VI. Market Hall

The 6th (VI.) Market Hall in District 1 of Budapest is a historic market hall that has existed since 1894. Located at 6 Batthyány Square, it is one of Hungary's oldest and most famous markets. The neoclassical design of the building stands out from its more modern surroundings. The market hall was originally built to provide food for the citizens of Budapest. Today, it is a popular tourist destination, offering a variety of products such as fruit, vegetables, spices, meat, and traditional Hungarian specialities.


Hagyományok Háza

The House of Traditions is a museum of Hungarian folk art traditions located in District 1 of Budapest, at 8 Corvin Square. It is a contemporary cultural institution that opened in 1997 and is dedicated to the values of Hungarian tradition. It hosts numerous exhibitions, workshops, and other activities where visitors can learn about the country's culture and heritage. The building itself is a beautiful example of Art Nouveau architecture.

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Krisztinaváros is a neighbourhood in I. District / 1st District of Budapest. It was founded in 1868 and named after Empress Maria-Theresia's daughter, Maria Christina. It is known for its architectural beauty, with many 19th-century buildings still intact.

Royal Riding Hall

The Royal Riding Hall, also known as Franz Joseph's Riding Hall, is one of the oldest buildings in Budapest 1st District and is one of the District's most important landmarks. It was opened in 1895 and is still used today for equestrian events. The hall can be visited on guided tours. Visitors can explore the impressive architecture and admire the numerous trophies from past competitions.



Vérmező is a public park in Budapest I. District. It is a popular destination for locals and tourists and has long been an important part of the city's history. The park was established in 1886 as a memorial to the 1848/49 revolution and has been a popular place for recreation, exercise, and relaxation ever since. During the summer months, it also hosts numerous cultural events and festivals.

Hospital in the Rock Nuclear Bunker Museum

The Rock Hospital Atomic Bunker Museum is a unique attraction in the District 1 of Budapest. It offers visitors an educational and exciting experience as it tells the story of a hospital built during the Cold War to prepare for a nuclear attack. The museum displays a variety of exhibits, including medical equipment from the time, original photographs, and detailed models of the complex. Visitors can also watch a short film about the hospital and its history.

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Tabán (Budapest)

Tabán is a district in the I. District of Budapest. It also uniquely extends to parts of the District XI of Budapest. It is located on the western side of the Danube and is one of the city's oldest parts. Tabán is bordered to the south by Gellért Hill and to the east by the Freedom Bridge (Szabadság híd) and the Elisabeth Bridge (Erzsébet híd). Baroque villas and apartment buildings surround the grassy parks on the slopes of Gellért Hill in the quiet, charming Tabán district. The area is also known for its historic public baths, including the Ottoman-era Rudas Spa and the Art Nouveau Gellért Spa, with its mosaics and stained glass windows. Suppose you climb up to the Citadel, a fortress from the Habsburg period. In that case, you will be rewarded with a beautiful city view.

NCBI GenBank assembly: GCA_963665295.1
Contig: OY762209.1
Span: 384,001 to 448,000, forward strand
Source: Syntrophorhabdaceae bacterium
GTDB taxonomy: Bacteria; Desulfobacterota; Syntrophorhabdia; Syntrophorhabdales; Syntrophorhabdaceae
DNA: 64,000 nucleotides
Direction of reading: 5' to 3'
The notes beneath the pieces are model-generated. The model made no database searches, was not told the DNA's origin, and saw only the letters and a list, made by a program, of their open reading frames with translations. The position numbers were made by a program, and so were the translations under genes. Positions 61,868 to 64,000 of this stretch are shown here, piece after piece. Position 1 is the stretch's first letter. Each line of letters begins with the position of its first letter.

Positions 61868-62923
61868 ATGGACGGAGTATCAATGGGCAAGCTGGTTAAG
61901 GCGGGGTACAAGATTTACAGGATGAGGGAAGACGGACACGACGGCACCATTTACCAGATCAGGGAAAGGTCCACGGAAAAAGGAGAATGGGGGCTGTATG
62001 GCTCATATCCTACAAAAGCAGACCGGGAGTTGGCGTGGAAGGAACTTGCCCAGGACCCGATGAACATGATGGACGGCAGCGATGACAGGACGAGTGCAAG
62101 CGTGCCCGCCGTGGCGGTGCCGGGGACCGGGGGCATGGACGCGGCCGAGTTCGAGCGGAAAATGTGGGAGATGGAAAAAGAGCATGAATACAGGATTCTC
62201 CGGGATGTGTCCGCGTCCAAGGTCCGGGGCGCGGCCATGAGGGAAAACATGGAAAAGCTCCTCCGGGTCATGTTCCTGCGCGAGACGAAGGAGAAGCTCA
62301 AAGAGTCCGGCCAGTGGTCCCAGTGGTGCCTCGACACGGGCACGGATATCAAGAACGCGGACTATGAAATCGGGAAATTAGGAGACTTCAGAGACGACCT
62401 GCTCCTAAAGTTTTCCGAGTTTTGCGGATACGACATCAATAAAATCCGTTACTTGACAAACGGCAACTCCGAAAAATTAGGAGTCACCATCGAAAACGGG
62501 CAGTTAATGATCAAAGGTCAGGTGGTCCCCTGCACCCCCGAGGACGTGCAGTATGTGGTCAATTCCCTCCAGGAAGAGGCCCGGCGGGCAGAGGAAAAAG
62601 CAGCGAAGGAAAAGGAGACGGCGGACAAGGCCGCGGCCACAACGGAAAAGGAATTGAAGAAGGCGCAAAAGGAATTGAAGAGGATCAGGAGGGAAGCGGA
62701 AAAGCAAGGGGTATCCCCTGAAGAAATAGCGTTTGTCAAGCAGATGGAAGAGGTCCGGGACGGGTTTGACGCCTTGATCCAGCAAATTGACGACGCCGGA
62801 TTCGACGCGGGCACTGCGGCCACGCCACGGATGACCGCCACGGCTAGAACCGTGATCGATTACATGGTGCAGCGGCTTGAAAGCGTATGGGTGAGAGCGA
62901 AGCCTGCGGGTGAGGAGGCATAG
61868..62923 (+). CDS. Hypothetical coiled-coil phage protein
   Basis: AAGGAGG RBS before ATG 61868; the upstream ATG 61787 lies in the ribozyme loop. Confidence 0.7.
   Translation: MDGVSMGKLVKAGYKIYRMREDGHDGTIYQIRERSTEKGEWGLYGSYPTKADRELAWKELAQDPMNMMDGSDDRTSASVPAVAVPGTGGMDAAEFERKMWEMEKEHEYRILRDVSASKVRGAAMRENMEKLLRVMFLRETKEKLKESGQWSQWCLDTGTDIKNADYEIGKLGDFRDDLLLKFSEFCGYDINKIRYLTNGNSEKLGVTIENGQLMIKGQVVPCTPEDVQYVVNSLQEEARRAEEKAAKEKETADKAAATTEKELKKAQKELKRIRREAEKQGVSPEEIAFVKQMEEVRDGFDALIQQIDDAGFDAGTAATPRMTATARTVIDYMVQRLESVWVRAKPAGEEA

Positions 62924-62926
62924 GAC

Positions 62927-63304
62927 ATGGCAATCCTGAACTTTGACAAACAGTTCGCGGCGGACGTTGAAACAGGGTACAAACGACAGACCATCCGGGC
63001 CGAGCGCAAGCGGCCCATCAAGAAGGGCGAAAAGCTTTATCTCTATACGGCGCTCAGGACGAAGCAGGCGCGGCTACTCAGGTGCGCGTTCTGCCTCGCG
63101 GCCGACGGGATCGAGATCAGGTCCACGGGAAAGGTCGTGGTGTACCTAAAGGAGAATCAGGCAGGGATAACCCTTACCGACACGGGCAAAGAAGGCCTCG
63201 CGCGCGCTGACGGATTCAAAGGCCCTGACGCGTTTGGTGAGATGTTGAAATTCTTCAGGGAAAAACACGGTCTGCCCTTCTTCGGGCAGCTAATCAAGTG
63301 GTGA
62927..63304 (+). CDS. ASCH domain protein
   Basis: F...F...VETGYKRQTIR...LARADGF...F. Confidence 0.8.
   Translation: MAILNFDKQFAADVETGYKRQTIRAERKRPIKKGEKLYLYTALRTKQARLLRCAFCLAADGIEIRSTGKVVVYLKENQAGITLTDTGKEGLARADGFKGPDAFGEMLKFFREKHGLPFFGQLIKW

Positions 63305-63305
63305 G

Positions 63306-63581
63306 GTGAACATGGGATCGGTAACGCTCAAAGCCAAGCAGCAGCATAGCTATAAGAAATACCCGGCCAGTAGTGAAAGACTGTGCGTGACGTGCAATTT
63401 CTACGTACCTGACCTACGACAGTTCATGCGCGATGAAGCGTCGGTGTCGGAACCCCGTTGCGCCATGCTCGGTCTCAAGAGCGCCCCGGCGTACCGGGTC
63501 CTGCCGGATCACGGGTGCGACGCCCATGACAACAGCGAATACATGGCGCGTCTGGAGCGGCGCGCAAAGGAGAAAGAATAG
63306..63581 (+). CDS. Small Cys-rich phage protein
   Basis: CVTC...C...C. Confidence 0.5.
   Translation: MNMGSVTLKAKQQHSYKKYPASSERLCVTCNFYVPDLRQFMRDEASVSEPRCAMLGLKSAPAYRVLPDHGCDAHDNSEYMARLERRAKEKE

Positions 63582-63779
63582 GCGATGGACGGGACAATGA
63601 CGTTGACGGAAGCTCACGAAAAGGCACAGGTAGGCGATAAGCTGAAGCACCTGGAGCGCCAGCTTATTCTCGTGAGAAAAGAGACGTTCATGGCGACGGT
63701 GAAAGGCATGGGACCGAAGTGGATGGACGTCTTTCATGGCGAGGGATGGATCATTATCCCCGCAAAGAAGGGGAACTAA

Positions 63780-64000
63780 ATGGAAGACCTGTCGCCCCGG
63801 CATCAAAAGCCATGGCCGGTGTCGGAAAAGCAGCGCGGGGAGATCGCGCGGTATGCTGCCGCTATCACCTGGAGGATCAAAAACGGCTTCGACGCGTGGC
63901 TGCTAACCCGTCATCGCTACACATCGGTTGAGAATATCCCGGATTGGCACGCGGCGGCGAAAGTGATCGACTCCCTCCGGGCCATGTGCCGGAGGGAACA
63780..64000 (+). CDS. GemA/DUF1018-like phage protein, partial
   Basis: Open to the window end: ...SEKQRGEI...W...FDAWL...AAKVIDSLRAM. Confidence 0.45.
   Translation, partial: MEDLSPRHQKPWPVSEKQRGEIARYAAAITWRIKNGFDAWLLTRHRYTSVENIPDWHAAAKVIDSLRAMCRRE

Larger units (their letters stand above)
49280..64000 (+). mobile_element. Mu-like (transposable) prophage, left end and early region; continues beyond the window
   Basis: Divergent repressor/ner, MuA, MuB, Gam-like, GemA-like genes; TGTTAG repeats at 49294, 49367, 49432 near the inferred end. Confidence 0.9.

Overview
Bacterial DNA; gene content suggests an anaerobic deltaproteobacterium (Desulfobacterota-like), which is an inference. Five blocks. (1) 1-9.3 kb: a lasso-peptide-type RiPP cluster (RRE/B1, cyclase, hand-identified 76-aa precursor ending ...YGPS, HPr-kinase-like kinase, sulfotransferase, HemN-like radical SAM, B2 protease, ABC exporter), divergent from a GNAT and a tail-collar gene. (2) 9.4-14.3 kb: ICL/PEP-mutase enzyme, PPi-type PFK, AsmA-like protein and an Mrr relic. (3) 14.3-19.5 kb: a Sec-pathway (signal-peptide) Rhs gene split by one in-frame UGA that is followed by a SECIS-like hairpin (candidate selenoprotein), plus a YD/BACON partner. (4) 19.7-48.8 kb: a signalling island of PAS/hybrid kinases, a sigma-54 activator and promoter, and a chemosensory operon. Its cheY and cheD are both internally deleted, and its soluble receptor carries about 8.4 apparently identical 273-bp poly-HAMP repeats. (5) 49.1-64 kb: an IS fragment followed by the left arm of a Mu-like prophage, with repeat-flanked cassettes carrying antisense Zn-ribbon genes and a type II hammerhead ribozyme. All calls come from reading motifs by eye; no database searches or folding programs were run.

Gellért Hill

Gellért Hill is a popular tourist destination in the 1st District of Budapest. It is located on the right bank of the Danube and rises 235 meters above sea level. The Gellért Hill has been a sacred place since ancient times and is noted to have housed numerous chapels and ruins. Today, it is known for its breathtaking views of the city, the famous statue of Saint Gellért, and the famous Cave Chapel.

Rudas Gyógyfürdő és Uszoda

The Rudas Thermal and Swimming Bath, located in the First (1st) District of Budapest, is one of Hungary's oldest and most popular thermal baths. Built-in 1550 by the Ottoman Turks, it has been restored and modernised without losing its historic charm. The thermal bath offers a wide range of treatments, including therapeutic baths, whirlpools, and massages. There is also a modern swimming pool, a wellness centre, saunas, and a fitness room. The Rudas Spa is a great place to relax and enjoy the healing powers of thermal water from Hungary's natural springs.



The Erzsébet híd (Elisabeth Bridge) is a famous landmark in Budapest that spans the Danube River. It connects the city's I. District and District V. (5th District) and is one of the main roads between Buda and the centre of Pest. The bridge is named for the beloved Empress Elisabeth of Austria, also known as Queen Elizabeth or Sisi of Hungary, who reigned from 1854 until she died in 1898.

It was originally built in the late 19th century and has since undergone several renovations and restorations. Erzsébet híd is not only a crucial transportation route for locals and tourists but also a popular spot for sightseeing and taking in the stunning views of the city and the river.